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Team-building activities for workforce development

A group of office workers smiling and having fun while taking part in a team building exercise, holding pens between each others index fingers.
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Your employees are more likely to deliver the best possible results when they function as a cohesive team. However, many workforces are fragmented and prone to poor communication and a general lack of unity. By organizing team-building activities, you can help facilitate a more unified and productive work environment.

What is team building?

Team building can refer to any type of activity designed to promote cooperation. A team-building activity could be anything from a quick game to a week-long retreat.

How Team Building Benefits Companies

Corporate team-building activities may seem like distractions from real work. Indeed, as many team-building activities take the form of games, employers may wonder why they should devote time and resources to them. But, in truth, there are many reasons to embrace team building.

The following scenarios demonstrate what could happen with a lack of team building.

  • A new employee at your company is young and inexperienced but bright and creative. She has some ideas that could benefit the company. However, she’s shy and reluctant to share them, as she worries someone will laugh at them or, if the team values her ideas, someone else will steal them and she won’t receive credit. In the end, she keeps her ideas to herself because she doesn’t trust her coworkers enough to share.
  • You have two employees who are very competitive. At first, management sees this competition as a good thing because it motivates them to excel. Over time, however, they transition from simply trying to do their best to actively undermining each other. This approach spreads, and soon the workplace culture is characterized by sabotage and distrust, to the detriment of your company.
  • One of your workers accidentally deletes some important files. Since he’s worried he’ll be fired if someone discovers the mistake, he doesn’t tell anyone and tries to cover it up. If he had let someone know immediately, it would have been possible to recover the files with the company’s file backup system. But, as it is, no one discovers the mistake for several weeks, by which time the backup files have been overwritten, meaning they’re lost forever.
  • One of the employees at your company is a top performer and drives a significant portion of your company’s revenue. Her success has caught the eye of recruiters, who offer her a higher salary at another company. Even though she’s been with your company for years, she’s not close to her coworkers and sees no reason to remain loyal. When she resigns, your company loses crucial talent.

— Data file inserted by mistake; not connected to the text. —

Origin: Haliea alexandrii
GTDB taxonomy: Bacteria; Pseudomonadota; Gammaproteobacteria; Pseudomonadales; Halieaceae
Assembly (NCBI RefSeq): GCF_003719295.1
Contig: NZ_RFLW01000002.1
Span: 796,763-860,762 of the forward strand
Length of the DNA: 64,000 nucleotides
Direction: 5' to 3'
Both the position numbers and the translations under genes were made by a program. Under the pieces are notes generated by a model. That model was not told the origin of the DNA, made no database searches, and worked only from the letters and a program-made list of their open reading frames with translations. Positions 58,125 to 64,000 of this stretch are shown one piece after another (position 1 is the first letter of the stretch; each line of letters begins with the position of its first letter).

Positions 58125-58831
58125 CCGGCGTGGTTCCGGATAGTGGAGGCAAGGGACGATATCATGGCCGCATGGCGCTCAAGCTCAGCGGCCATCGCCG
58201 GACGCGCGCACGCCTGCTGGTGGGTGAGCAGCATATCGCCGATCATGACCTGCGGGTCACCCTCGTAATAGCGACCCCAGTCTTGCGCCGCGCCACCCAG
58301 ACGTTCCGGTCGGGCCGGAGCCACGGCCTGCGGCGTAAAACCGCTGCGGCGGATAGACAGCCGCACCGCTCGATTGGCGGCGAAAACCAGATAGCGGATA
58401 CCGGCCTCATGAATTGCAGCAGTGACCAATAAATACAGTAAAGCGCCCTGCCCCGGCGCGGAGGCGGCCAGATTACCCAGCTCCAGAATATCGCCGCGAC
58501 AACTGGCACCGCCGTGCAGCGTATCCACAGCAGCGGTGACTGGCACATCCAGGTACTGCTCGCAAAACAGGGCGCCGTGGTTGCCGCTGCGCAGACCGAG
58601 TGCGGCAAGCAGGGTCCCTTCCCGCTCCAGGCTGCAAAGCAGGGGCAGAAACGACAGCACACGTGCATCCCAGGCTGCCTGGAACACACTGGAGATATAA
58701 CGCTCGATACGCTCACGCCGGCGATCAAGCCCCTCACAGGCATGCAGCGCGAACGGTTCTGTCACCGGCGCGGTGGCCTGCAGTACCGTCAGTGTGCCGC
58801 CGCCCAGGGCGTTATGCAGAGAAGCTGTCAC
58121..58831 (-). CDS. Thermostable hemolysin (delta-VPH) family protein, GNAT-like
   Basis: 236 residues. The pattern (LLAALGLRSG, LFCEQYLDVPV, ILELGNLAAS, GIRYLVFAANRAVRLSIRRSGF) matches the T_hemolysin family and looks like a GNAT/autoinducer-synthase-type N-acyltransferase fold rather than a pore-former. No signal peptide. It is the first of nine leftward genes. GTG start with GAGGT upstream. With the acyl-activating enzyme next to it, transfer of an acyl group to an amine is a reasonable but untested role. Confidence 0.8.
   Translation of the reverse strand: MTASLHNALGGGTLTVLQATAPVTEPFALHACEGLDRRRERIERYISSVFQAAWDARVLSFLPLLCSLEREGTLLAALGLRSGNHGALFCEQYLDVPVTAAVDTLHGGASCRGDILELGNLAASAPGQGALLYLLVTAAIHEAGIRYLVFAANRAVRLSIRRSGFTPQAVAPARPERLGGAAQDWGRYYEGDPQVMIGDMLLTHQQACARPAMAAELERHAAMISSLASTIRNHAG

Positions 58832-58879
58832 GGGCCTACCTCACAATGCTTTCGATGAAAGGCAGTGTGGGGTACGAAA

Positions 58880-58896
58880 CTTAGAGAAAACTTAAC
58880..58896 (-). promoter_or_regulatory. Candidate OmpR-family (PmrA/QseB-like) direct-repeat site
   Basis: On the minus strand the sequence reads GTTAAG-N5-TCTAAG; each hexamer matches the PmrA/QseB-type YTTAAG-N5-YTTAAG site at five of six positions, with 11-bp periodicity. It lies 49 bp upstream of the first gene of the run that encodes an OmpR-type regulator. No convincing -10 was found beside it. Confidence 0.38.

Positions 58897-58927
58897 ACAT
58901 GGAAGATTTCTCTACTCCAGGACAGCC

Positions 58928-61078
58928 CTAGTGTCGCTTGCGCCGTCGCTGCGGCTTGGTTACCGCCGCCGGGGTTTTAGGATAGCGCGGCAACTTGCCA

Team building can help to prevent scenarios like these by building a sense of trust and loyalty while simultaneously improving communication and cooperation. In a survey by Gusto, 90 percent of small and midsize employers said fostering a sense of community at the workplace was important to the success of their business, and 54 percent of employees said they’d stayed at a job longer than was in their best interests because they had developed a strong sense of belonging and community.

A multi-ethnic group of business associates are putting the pieces of a puzzle together and are working on team building and problem solving.

Remote Workers Need Team Building, Too

It can be easy to forget about remote workers when organizing corporate team-building activities, but they’re often the ones who need it most. The nature of remote work means employees may be socially isolated and not interact with coworkers often. As a result, they may fail to develop a sense of teamwork, which can undermine performance.

According to GitLab, 34 percent of remote workers have concerns about collaborating with their teams, and 30 percent are concerned about lacking a sense of belonging within the company. Employers can help to address these concerns by organizing team-building activities. These activities could be held remotely or, if workers live in the same area, in person.

Finding a Suitable Team-Building Activity

Team-building activities can take many forms. When deciding the best types of activity for your team, consider the following.